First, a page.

Why you should care
Modern air warfare can thank a long history of spin-doctoring for its “justification.”
It was a terrible firestorm. Dresdeners couldn’t breathe. Blame the bombs. But first blame the marketing that made it all possible.
Sure, the idea of political, wartime propaganda is nothing new. Neither are bombs. We’ve imagined the terror of global apocalypse since H.G. Wells’ The War in the Air 107 years ago. But there’s more to the story. Falling explosives have a long history of being sold, packaged and marketed to the public. Just think of the recent outcry over U.S. drones in Pakistan, which have claimed countless civilian lives in the name of a strategic strike. Yet today we’re living in a world where drones are increasingly normal, from providing Amazon deliveries to helping shoot movies.
The public campaign for approval of aerial bombing is a nice reminder of how we swallow the wars we wage.
The politics of ordering legal mass destruction are delicate, to say the least.
Dresden was decimated in the heat of World War II. But while we tend to think of the Blitz — Germans bombing the U.K. — on the other side, the Brits and Americans attacked and flattened many major German hubs. How? The politics of bombing are surprisingly delicate. At the Nuremberg trials, the public asked whether aerial bombs constituted war crimes; revelations about Nixon’s secret bombing of Cambodia prompted mass protests in the U.S.
So why do bombs keep falling? The British created a kind of formula for peddling death from above as an acceptable part of war — a strategy leaders still use today. The formula: Reassure the public that bombing is both short-term and unavoidable (even when it isn’t). Sound familiar? When Britain bombed Germany, they swore that the Germans would respond and mutiny after just a few weeks. Winston Churchill made the bombers seem patriotic, praising a “deliberate careful discrimination” of targets.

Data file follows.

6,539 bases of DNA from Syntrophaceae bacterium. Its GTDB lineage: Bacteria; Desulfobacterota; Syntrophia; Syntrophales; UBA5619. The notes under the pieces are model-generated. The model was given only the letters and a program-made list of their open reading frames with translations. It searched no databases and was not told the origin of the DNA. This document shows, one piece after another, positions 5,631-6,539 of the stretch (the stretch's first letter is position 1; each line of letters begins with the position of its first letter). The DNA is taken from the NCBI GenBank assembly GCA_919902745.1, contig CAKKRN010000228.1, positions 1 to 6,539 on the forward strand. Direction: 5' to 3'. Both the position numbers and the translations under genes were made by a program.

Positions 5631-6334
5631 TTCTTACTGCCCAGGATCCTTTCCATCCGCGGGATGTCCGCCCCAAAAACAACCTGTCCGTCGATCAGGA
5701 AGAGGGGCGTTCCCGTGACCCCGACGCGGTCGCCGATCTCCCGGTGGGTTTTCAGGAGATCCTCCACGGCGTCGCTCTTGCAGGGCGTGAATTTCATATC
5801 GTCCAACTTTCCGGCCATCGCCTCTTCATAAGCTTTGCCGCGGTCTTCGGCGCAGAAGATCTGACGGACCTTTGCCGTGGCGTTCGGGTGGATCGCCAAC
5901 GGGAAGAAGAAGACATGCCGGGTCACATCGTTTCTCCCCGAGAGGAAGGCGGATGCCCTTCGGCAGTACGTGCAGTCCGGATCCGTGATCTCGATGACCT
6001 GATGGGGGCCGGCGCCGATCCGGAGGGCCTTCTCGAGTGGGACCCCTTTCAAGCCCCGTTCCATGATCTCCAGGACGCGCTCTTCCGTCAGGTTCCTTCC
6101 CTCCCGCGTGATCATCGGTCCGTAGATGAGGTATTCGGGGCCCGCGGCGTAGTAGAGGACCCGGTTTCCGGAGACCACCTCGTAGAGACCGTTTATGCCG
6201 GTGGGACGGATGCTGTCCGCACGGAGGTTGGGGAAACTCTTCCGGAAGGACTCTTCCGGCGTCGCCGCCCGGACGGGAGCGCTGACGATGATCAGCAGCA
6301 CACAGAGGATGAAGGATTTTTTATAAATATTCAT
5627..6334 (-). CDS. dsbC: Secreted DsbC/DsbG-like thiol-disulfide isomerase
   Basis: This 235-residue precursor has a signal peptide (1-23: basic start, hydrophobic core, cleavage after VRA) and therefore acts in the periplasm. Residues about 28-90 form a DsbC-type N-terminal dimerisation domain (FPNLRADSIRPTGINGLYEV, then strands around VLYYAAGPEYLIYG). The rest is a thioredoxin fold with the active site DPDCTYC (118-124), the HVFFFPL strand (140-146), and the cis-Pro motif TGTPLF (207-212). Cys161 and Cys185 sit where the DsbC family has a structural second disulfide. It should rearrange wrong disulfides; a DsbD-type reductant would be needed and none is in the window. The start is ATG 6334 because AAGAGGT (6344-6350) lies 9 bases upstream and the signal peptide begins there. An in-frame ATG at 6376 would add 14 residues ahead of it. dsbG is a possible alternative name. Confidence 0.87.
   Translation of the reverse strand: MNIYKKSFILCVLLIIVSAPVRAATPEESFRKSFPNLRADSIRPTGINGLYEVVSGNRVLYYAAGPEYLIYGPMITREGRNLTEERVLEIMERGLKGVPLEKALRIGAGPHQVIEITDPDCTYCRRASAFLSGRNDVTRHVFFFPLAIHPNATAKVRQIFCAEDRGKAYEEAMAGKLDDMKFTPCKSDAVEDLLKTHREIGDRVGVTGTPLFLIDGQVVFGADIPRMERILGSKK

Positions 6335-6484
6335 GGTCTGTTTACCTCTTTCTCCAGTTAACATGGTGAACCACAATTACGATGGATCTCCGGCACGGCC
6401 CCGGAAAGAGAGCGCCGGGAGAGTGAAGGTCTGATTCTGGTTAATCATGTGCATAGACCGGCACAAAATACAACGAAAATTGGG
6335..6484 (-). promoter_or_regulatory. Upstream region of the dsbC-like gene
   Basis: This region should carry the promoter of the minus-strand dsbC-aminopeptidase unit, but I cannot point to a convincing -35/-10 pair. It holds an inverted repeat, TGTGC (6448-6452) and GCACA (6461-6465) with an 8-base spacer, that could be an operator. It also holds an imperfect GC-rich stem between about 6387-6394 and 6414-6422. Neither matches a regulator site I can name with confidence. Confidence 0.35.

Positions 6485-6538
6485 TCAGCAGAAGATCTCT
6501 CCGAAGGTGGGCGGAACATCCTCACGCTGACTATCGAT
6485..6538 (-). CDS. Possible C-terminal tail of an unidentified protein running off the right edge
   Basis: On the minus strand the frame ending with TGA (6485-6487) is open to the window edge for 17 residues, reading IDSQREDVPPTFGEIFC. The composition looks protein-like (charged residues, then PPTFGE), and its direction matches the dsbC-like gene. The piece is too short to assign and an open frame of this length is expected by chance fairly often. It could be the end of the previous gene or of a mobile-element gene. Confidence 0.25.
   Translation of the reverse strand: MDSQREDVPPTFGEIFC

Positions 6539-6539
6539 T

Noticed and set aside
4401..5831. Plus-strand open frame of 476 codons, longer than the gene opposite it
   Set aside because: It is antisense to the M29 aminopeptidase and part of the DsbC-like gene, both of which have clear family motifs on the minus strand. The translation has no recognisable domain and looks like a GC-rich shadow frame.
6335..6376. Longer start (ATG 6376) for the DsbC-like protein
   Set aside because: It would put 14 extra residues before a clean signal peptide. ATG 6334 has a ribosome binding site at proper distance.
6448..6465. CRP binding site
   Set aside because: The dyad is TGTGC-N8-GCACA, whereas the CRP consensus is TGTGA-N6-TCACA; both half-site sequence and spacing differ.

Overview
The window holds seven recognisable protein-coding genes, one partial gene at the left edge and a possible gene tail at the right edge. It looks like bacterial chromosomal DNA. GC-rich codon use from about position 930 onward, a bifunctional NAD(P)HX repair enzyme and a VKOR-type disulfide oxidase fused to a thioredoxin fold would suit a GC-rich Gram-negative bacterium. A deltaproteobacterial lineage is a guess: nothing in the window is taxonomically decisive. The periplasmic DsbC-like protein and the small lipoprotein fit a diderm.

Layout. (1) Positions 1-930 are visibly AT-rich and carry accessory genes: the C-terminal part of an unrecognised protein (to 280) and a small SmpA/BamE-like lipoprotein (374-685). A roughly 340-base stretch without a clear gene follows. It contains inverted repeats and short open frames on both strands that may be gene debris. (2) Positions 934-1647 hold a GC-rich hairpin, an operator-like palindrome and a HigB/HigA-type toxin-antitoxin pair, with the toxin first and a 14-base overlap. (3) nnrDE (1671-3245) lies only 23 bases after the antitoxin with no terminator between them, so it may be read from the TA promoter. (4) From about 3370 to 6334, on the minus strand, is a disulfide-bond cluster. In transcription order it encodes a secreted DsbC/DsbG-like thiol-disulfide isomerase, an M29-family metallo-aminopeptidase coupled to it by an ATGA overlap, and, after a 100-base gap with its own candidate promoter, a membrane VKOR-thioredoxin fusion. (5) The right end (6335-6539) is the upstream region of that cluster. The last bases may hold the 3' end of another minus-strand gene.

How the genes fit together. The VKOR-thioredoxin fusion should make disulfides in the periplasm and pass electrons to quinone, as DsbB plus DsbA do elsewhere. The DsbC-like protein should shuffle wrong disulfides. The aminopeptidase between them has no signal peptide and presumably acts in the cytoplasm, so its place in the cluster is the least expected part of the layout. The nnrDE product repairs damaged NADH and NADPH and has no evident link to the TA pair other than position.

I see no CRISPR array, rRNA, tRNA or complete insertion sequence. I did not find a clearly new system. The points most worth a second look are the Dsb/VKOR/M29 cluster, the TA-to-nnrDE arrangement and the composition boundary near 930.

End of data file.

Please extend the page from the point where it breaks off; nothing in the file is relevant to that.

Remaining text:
The Brits also put a photogenic face on the campaign, promoting heroic fighter pilots as selfless protectors of society. Plus, domestic distractions can help. Even if the public is troubled by the apparent inhumanity of a government maneuver, we stomach it more easily if we’re preoccupied with reconstruction, homelessness or rationing — as wartime Brits were.
Historians and military strategists have argued convincingly that the Allies’ strategic bombing campaign was ultimately ineffective, while activists have gone even further, condemning it as criminal. But the ugly fact remains: During the war, most Brits were convinced it was necessary.
Efficacy aside, understanding bombing may not be so much about deciding right from wrong, historian Richard Overy suggests, as it is about acknowledging why we fight. “There was a sense that ‘war’ itself was responsible and ‘modern war’ in particular, as if it enjoyed some kind of existence independent of the particular air fleets inflicting damage,” he argues in his new book, The Bombing War. Overy’s referring to World War II, but the theory holds sway today: The world has become so used to airstrikes, thanks to documentary footage, Hollywood and the news, that aerial bombardment seems almost normal.
Looking back on his prophetic novel just after World War I, H.G. Wells said it best: “‘War in the Air’ means social destruction instead of victory as the end of war.”
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